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I headed over to the Echo Roof area with a friend last Friday.
The plan was to climb something like Lady's and Gentlemen or Bulletproof,
then to Echo and on to the big ledge just left of the Echo Roof.
When we got there we noticed a large and very obvious light-brown
of mud and small rocks on the face just right of Bulletproof.
It looked like someone had taken a humongous brush and painted
a stripe down the cliff. What in the world could it be, we wondered?
We decided to do Bulletproof so my partner headed up. When he
got up to the place where the old tree used to be, he called down
that I would simply be amazed by what he was seeing. I kept asking
what he was talking about, but he kept mum. When I got up there
I was just as surprised as he was. Here's what
I saw. Amazingly there was a 6'-8' deep hole
in the rock with a
little bit of water in the bottom. A candy bar wrapper floated
in the water and there were a couple of used pipe-cleaners laying
on the ledge. I personally don't think that there is any way this
was a natural occurrence. The best theory we could come up with
was that a pipe-smoking miner who is also a climber was up there
digging for crystals or the like and just shoveled the dirt from
the old tree hole over the side. There are some quartz crystals
embedded in the rock and perhaps they thought there were more under
the dirt. So where is Sherlock Holmes when you need him?
On another note, while we've had some occasional rain over the
past 5-7 days, overall it's been pretty damn nice. When there's
a little breeze, like on Wednesday, the bugs are actually tolerable.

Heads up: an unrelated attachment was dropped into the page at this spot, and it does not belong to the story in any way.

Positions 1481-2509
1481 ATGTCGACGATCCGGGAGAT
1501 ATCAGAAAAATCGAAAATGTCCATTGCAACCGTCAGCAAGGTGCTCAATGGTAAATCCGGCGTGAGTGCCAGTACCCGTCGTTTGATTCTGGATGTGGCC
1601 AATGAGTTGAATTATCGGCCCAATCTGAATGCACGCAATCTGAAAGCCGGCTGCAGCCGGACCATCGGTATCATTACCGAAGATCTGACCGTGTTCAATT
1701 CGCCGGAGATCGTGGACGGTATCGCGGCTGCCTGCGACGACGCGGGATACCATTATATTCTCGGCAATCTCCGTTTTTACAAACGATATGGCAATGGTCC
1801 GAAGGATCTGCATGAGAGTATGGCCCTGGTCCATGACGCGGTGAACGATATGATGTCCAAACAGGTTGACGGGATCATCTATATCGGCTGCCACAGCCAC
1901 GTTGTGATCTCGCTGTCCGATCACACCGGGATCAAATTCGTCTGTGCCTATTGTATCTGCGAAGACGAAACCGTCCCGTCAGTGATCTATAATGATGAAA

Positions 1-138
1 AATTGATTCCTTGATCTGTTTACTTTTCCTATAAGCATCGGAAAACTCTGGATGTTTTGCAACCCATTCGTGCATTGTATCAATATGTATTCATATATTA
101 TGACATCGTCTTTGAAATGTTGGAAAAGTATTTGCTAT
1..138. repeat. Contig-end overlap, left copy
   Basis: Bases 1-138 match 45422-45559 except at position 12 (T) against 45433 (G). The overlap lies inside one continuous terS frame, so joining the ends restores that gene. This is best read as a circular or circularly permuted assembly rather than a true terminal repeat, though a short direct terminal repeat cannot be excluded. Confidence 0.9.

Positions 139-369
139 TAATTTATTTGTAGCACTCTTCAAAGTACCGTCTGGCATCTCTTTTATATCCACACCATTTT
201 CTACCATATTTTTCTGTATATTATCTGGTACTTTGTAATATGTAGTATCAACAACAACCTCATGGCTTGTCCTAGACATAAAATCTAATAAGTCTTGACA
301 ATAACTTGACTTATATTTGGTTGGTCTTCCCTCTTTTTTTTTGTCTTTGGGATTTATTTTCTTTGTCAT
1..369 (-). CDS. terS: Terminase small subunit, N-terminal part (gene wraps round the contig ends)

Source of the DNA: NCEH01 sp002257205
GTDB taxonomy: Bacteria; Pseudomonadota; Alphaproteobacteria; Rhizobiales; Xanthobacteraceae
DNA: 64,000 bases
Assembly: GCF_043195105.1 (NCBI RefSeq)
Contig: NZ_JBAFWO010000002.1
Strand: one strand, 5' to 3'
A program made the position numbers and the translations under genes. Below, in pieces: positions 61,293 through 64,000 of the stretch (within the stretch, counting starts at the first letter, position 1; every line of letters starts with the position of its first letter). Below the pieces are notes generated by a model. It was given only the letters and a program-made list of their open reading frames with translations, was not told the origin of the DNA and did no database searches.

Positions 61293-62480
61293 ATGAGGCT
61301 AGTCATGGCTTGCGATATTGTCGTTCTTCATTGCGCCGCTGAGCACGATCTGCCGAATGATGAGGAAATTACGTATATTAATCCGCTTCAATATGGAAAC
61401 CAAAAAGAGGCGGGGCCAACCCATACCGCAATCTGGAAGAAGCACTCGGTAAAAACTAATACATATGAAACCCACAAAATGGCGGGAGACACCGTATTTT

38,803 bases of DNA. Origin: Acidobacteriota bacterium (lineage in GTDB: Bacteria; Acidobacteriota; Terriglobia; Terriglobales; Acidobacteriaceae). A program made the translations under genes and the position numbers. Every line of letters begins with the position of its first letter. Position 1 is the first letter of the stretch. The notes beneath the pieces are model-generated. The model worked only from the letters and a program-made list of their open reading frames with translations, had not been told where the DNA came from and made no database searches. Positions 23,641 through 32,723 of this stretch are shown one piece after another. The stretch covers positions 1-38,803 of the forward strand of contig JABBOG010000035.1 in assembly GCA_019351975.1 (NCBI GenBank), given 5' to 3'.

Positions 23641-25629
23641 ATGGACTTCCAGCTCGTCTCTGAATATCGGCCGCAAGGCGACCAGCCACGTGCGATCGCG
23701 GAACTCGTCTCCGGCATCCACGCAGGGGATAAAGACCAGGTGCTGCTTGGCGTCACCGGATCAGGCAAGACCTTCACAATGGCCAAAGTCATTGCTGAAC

Days like these and the ones in the fall are why I live here. <grin> I
was out on the Whitehorse slabs with a group from IMCS working
on stuff like knot-passes, belayed rappels and the like all day.
This is what it was like out there at about 2PM Wednesday - a picture-perfect
day... Pretty nice-a, nice-a.
Children's Crusade Update:
The two old bolts on the second pitch of Children's Crusade have
now been replaced. Both were spinner button
heads. One came out
fairly easily, but the other was much
tougher in spite of its
age and the hanger spinning around. And, yes I know, the holes from
the old bolts are still there - unpatched. Sorry 'bout that!
I didn't have any epoxy to fill them in so I'll have to get back
up there later this summer to take care of it. In the meantime
enjoy the new level of safe-climbing.
A Different View:
Instead of climbing last weekend on Father's Day I opted for doing
the family thing. (Smart move, aye?) We decided to paddle from
Glen down to First Bridge in our new canoe. While taking a short
break on a rocky beach at about halfway I noticed a view of Cathedral
and Whitehorse that I've never seen before. From where I stood
it looked like the two
cliffs were actually one.
Slideshow, Saturday June 26 - 7 PM:
You may know Anne Skidmore as one of the folks behind the counter
at IME, but she is quite a bit more. Actually she is a very good
climber and excellent photographer, who won several awards in
this year's Photography special-edition of Climbing Magazine.
This is a great slideshow celebrating women climbers, splitter